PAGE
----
Could Civil Aviation Benefit From UCAS Precision?

By Amy Butler
Source: Aviation Week & Space Technology
August 05, 2013

Tap the icon in the digital edition of AW&ST to watch a video of the X-47B's seven back-to-back carrier touch-and-go landings, or go to AviationWeek.com/video

The level of precision and repeatability the X-47B Unmanned Combat Air System (UCAS) achieved during at-sea landings and touch-and-go trials indicates the autonomy used to prove this unmanned aircraft's ability to operate on an aircraft carrier could have implications for future manned Navy aircraft and, possibly, commercial airliners.

“The system is extremely repeatable,” says U.S. Navy Capt. Jaime Engdahl, UCAS program manager, of touch-and-goes and landings of the X-47B during flight trials.

That precision and repeatability could provide the Navy with a tool for other, manned, fixed-wing aircraft that operate on the carrier. Pilots have to conduct hours of training to remain current for landings and bolters, a touch-and-go that occurs if the pilot misses the arresting wires on the carrier deck, forcing an emergency takeoff. Unmanned technology advocates say autonomous landing systems such as that used for the X-47B could be retrofitted onto other manned aircraft, reducing the cost of hours of training for pilots, while increasing safety.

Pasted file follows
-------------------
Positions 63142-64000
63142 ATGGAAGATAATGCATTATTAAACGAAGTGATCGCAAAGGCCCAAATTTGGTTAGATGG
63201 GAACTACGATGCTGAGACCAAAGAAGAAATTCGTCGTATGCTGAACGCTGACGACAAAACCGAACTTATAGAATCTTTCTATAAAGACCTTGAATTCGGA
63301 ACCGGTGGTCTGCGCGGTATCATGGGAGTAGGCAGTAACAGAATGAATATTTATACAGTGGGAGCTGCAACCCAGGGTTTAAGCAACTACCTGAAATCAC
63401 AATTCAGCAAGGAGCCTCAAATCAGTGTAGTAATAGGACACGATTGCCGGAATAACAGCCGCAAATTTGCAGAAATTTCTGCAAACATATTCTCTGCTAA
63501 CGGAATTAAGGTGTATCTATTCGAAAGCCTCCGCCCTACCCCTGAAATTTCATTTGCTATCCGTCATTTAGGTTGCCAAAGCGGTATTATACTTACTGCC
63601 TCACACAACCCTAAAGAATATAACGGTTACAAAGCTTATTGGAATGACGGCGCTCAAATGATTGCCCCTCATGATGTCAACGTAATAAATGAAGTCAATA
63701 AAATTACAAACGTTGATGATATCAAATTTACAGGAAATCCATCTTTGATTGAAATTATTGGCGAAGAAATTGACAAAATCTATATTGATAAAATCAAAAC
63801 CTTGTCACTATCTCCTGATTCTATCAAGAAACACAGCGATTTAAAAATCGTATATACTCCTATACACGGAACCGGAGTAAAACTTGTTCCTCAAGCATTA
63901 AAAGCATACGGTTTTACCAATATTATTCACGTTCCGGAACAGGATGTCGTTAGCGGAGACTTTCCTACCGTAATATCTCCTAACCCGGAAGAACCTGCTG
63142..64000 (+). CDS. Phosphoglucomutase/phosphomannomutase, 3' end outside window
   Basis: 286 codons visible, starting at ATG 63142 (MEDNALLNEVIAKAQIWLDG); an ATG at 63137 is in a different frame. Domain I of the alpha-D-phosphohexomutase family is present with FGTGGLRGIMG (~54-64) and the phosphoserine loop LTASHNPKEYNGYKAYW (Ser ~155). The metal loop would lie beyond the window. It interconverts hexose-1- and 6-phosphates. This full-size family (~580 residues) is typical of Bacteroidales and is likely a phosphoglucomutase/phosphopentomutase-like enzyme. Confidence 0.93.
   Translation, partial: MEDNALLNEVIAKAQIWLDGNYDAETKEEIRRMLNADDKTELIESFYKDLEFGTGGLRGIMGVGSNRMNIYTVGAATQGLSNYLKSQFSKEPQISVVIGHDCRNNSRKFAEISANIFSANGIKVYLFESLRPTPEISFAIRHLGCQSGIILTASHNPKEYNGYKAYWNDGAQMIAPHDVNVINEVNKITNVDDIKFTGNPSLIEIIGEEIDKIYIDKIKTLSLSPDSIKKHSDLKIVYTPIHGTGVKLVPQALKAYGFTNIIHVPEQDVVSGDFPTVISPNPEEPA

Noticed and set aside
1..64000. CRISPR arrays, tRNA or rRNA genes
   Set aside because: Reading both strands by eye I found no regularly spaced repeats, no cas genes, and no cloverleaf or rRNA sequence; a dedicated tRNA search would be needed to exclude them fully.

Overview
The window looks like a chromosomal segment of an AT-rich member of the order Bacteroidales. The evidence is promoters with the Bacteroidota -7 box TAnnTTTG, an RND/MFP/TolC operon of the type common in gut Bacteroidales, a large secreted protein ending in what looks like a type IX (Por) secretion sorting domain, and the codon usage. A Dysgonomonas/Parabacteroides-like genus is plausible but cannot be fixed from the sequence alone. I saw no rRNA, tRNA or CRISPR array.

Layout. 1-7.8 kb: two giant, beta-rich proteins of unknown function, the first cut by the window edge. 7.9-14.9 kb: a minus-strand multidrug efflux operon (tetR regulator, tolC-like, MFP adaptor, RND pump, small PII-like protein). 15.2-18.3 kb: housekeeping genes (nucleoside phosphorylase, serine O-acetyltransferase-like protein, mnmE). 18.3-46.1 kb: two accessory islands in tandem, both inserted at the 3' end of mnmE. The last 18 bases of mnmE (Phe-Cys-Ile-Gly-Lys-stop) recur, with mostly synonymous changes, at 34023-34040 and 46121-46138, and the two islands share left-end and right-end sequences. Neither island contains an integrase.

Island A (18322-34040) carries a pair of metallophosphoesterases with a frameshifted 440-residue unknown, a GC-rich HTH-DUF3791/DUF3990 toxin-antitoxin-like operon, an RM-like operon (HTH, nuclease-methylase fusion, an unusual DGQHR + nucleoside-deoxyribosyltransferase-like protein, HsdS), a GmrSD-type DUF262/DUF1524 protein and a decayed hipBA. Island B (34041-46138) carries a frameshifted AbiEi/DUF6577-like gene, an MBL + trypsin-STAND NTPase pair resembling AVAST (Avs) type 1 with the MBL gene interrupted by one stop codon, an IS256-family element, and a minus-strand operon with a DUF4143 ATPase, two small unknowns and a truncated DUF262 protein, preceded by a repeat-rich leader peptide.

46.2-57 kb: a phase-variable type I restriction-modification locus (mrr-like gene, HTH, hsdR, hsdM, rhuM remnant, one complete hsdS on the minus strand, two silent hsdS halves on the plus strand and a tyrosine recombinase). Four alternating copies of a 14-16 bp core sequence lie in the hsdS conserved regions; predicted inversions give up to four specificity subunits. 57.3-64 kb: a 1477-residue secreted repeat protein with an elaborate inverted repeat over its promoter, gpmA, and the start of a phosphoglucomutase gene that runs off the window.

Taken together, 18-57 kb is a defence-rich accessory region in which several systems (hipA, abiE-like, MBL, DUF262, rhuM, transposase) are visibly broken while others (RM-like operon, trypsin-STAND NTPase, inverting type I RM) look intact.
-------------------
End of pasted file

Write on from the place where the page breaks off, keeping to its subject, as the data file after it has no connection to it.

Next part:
The most obvious near-term candidate for such a system would be the Lockheed Martin F-35C, which is still in development and has not yet achieved a carrier landing. The Navy is also developing the Northrop Grumman E-2D Hawkeye and exploring options for a C-2 Greyhound replacement to shuttle cargo and passengers onto carriers.

Beyond carrier aviation, unmanned technology advocates also posit that such a system could be used for commercial applications. The end result could be a more efficient air traffic system that allows for reduced distances in safe separation among aircraft on approach. And, it could permit more efficient stacking of commercial airliners as they await landing clearances. Obviously such an application would require further testing and a significant turnabout in civil aviation policy globally. But, these advocates point out that the maturity of the technology sheds new light on the art of the possible.

“The reliability of the aircraft to hit the spot on the deck is almost impossible to repeat with a man in the cockpit” at the controls, says one industry official.


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